Today’s devotional comes from the heart of one who has God’s mission in the forefront. Here’s a small paragraph from the powerful page:
Converts are a refreshing joy, III John 4. The unexpected should be expected in the Christian life. Sinners repent. The afflicted find peace. The cold embers of past faith are rekindled. Moments of success are times of festive celebration.
Are many full-time workers frustrated because they’re not evangelizing, but instead speaking to people unmoved by the gospel?
Focus question: How can a Christian cultivate the great expectation of seeing people convert to Christ?
Maybe a lot of us are more like Saul than we’d like to admit:
The will of God. The king was charged with “arrogance” and “rebellion,” I Samuel 15:23. It was a very serious indictment. He turned the mission of God into the mission of Saul. In effect, he obeyed himself. Though Saul pled innocence, I Samuel 15:20, the facts made quick work of his sophistry, I Samuel 15:24. We, too, are invited to be part of the mission of God. Our call is clear. We are to “declare the praises of Him who called us out of darkness and into His wonderful light,” I Peter 2:9.
In today’s devotional for Jan. 6, the main text in 1 Sam 15 is apparently from the ESV, quite an interesting way to translate it.
Focus question: How to avoid turning God’s mission into one of our own? In what areas do we tend to distort or pervert God’s mission?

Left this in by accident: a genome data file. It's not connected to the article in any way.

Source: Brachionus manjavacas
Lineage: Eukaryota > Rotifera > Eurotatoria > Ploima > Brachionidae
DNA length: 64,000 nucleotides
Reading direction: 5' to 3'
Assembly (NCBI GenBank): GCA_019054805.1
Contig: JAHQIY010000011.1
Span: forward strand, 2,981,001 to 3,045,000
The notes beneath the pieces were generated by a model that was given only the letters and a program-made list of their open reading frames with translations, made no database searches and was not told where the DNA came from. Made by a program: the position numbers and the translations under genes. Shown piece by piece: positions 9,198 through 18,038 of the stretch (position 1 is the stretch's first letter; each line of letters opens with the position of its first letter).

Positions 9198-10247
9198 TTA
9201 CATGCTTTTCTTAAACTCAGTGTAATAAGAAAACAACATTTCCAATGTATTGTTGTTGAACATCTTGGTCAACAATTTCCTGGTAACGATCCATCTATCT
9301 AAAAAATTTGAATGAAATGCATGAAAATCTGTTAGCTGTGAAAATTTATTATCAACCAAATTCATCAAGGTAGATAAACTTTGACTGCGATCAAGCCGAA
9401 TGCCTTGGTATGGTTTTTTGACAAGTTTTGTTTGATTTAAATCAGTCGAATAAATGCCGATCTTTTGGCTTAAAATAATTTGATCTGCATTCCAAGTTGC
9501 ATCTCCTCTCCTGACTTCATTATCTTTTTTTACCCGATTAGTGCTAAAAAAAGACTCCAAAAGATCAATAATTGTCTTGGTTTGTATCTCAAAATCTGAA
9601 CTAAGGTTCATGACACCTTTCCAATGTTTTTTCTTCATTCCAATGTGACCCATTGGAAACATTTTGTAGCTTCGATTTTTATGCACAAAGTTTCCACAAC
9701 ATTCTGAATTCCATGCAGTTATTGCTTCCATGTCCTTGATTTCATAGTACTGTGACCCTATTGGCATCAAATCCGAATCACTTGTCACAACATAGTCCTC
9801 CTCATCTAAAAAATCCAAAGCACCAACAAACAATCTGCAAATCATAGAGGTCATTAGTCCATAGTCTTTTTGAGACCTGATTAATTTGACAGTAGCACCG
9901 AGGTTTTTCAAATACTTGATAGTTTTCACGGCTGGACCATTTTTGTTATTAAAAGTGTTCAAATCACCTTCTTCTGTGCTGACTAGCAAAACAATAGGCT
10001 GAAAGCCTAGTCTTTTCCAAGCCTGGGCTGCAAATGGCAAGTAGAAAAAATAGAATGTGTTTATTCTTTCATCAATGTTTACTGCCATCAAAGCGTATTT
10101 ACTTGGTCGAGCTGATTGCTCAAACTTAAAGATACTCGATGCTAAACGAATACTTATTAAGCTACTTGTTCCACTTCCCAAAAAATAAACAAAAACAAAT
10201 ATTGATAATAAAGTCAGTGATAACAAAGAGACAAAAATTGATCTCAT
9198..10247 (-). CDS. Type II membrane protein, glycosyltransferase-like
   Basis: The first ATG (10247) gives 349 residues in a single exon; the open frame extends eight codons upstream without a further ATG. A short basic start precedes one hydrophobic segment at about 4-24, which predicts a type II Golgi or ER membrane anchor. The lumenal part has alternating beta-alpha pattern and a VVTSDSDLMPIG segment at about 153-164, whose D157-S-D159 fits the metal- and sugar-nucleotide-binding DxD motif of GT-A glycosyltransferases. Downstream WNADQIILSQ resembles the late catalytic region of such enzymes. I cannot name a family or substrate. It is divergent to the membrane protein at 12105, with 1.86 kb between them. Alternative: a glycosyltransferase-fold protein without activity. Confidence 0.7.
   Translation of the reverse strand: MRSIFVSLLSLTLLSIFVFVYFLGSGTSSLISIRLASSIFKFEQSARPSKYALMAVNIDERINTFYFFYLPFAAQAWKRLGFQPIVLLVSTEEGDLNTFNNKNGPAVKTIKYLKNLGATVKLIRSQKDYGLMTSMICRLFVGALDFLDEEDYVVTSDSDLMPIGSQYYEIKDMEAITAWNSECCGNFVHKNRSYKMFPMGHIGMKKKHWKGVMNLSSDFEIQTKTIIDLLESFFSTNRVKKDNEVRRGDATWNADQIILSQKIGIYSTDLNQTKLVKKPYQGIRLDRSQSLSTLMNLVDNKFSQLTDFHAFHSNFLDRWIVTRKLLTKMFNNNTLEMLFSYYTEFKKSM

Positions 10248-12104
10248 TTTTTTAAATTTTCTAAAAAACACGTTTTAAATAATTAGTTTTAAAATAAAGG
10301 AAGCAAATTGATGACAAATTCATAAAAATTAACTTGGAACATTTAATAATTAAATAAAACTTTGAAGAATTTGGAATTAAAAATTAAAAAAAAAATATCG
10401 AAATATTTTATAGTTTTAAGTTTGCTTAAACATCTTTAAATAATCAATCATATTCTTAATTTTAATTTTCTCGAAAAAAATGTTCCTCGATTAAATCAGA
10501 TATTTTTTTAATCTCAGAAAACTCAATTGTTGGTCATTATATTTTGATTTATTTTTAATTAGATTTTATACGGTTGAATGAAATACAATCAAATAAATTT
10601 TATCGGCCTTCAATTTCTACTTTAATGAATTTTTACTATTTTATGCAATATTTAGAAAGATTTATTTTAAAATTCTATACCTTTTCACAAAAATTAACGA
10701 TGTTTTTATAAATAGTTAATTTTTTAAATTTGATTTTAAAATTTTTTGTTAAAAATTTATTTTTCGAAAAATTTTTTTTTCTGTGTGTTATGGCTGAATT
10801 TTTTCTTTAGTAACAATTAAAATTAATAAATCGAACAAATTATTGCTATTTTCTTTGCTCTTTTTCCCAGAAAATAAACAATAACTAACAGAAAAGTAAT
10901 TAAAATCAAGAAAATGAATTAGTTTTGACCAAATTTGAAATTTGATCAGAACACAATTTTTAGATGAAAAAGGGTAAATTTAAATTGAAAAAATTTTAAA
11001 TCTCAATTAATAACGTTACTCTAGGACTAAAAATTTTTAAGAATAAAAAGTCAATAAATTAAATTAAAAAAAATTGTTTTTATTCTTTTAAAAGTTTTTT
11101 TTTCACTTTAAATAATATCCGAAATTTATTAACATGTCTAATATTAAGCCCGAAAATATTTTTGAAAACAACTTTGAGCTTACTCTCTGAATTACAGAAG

A quote by the great Russian writer, Aleksandr Solzhenitsyn, is going around: “A decline in courage may be the most striking feature that an outside observer notices in the West today.”
It is a striking feature in the Lord’s church as well. Society has influenced our people. In so many corners, we’ve becoming mealymouthed. We fear rejection and opposition.
Sensitivity is needed, yes, and love must be evident, but the words of life and justice and righteousness must be spoken. The gospel is not designed to make everyone everywhere feel good. Joel Osteen has cornered that market.
Jesus Christ offers eternal salvation to those who will repent; he sends his people into the world to be courageous and to speak that good word of change and transformation. Let the outside observer notice such a courage.
Mike Brooks writes, “Our inclination is often to list all of the resources which we think we must have for a given task and then to postpone the beginning of our work until they are all obtained. Such thinking causes many urgent tasks to go undone.”
True, this. Often, such an attitude manifests itself because saints have an institutional approach, rather than a personal one. We’re so influenced by denominationalism still, we’ve no idea. Buildings, clergy, schools, names, foundations and organizations. It’s called infrastructure, and we don’t think we can make a move without it.
Seems like, correct me if I’m wrong, that most of our energies and words are direct toward the faithful. Doesn’t seem proper, somehow.